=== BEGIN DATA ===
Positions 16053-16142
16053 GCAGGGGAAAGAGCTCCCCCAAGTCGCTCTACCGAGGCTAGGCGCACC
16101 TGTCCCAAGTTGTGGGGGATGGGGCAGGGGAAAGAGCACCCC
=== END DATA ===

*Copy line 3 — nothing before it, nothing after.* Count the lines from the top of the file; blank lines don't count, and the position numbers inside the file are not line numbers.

16101 TGTCCCAAGTTGTGGGGGATGGGGCAGGGGAAAGAGCACCCC